We’re also seeing creative initiatives on behalf of bigger hotels such as Buy Now, Stay Later. The idea here is that the gift cards purchased by travelers to hotels actually increase in value over time (think 60 or 90 days). This encourages guests to commit to their purchase and also makes them feel like they’re getting an awesome value.

Here’s a breakdown of how the process works. Small businesses and smaller hotels can adopt a similar sort of system for themselves:

If you think that nobody’s going to be interested in gift cards, think again. Coming off of the recent stimulus package, many tourists will have discretionary income to spend. (Oh, and remember the near-half of the country that already has travel plans booked?)

5. Reconsider how you handle current (and future) reservations

If you already have existing reservations or you’re on pins and needles as you wonder what’s going to happen with the bookings you already have, don’t panic.

Many major hotel booking policies include waiving change or cancellation fees right now. They’re also flexible in allowing current bookings to be pushed off to a future date.

Given that stay-at-home orders and other state-wide decisions are changing week-to-week, being flexible is something that guests will definitely appreciate. 

Additionally, anything you can do to keep current bookings somewhere on your calendar is a win-win. Your guests get to look forward to their trips as you get a grasp on how much money will be coming in through reservations in the coming months.

And again, don’t freak out if your calendar is looking a little bare or you’re expecting cancellations. Talk to your guests and encourage them to move their bookings back versus canceling outright. Don’t overlook monitoring your digital social channels to keep your customers and prospects fully updated!

6. Partner up with other local businesses

Tourism businesses obviously aren’t the only ones being impacted by COVID-19.

Consider partners in the hospitality industry (such as restaurants) that you can work alongside to promote offers, contests, and giveaways. This helps boost your visibility and shows that you’re active in your local business community:

Local businesses can likewise band together to put on events and organize emergency funds and virtual tip jars for workers.

These sorts of initiatives are crucial for local small businesses, especially if you’re a hotel or resort. Think about it: from restaurants to attractions and beyond, your business’s recommendations and word of mouth can go a long way toward helping others. 

7. Start brainstorming offers and packages for the near future

Right now you might be laser-focused on saving as much money as possible—and rightfully so.

But the ever-changing nature of the COVID-19 means that you need to start thinking ahead.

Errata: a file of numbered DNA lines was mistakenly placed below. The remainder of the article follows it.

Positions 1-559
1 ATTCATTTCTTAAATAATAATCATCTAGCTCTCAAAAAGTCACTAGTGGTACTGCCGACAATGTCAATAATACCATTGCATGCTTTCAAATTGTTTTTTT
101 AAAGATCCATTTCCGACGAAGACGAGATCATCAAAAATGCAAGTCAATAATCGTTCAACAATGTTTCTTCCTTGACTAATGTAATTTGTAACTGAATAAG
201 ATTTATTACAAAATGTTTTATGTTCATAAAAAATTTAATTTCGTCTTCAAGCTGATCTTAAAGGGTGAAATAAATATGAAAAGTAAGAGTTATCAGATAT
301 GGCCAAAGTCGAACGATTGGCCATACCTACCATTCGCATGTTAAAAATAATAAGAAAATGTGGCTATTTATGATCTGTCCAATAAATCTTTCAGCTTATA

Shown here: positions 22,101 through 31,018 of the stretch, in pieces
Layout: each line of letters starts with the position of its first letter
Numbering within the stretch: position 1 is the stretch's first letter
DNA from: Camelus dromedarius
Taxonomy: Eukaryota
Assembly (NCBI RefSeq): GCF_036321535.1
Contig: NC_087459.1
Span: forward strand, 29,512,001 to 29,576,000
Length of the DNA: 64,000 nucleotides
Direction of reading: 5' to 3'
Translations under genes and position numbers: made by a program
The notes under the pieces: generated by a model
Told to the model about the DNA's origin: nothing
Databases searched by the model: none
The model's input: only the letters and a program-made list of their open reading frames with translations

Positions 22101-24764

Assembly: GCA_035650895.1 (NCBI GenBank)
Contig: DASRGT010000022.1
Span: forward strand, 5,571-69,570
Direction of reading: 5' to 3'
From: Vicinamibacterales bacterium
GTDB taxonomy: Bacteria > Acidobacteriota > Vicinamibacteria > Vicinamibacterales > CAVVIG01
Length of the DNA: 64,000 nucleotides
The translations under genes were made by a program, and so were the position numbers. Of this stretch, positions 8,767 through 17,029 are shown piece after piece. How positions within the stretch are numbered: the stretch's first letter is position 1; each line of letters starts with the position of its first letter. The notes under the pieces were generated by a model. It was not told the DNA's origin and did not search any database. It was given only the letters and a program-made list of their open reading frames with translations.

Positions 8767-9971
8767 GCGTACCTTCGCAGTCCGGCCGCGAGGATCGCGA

For example, what sort of offers will you put out once tourism is back in full swing? What are you doing to stand out from competing companies in your space looking to do the same? 

From flexible family packages to discounts for healthcare workers, planning your offers and creatives (think: ads, marketing copy) now will make your rollout go more smoothly down the road. As news seems to change day by day, it can’t hurt to at least start brainstorming.

8. Don’t slash expenses out of panic

Cutting costs is a no-brainer during a pandemic.

Still, that doesn’t mean everything needs to come to a grinding halt.

Again, no one knows what’s going to happen with COVID-19, which makes planning tough. Tourism businesses obviously need to save money now, but you also don’t want to be shorthanded when it comes to staff or marketing. This is especially true if recovery happens sooner rather than later.

Regardless, a solid starting point for cutting costs is looking at your current needs in terms of advertising and digital content for the coming months. For example, what marketing technology needs to be pivoted or maybe paused for the time being? (Do you really need to be running paid ads on social media right now if your ski shop is shut down right now?)

Pro-tip: Take a second look at expenses related to your food supply chain. Fewer guests mean less frequent orders and likewise an opportunity to temporarily size down your menu and offerings. When business picks back up, you can reassess your needs.

9. Think about creating a product you can send home with guests

Just as many restaurants have pivoted to exclusively takeout orders, we’re seeing more hotels and B&Bs do the same. Here’s an example from The Wayback Austin, a boutique hotel in Texas:

Putting together food packages for special occasions or “just because” is a creative way to engage your guests—and drum up a bit of extra business in the process. 

10. Look into assistance programs to stay afloat

If you haven’t already looked at existing resources for small businesses when it comes to COVID-19 guidelines and financial assistance, you should at least review the options available to you. 

Whether it’s a potential loan or figuring out what precautions your business needs to take, knowledge is power during these tough times. Below are some quick links that can help:

How are you getting through COVID-19?

Nobody can predict the future when it comes to the COVID-19 situation.

That’s why it’s so important to be proactive and set yourself up for success when the tourism industry gets back on its feet.

What might be a crisis can also be an opportunity to creatively pivot your business into an area you may not have considered before. How will you navigate tourism’s stormy seas?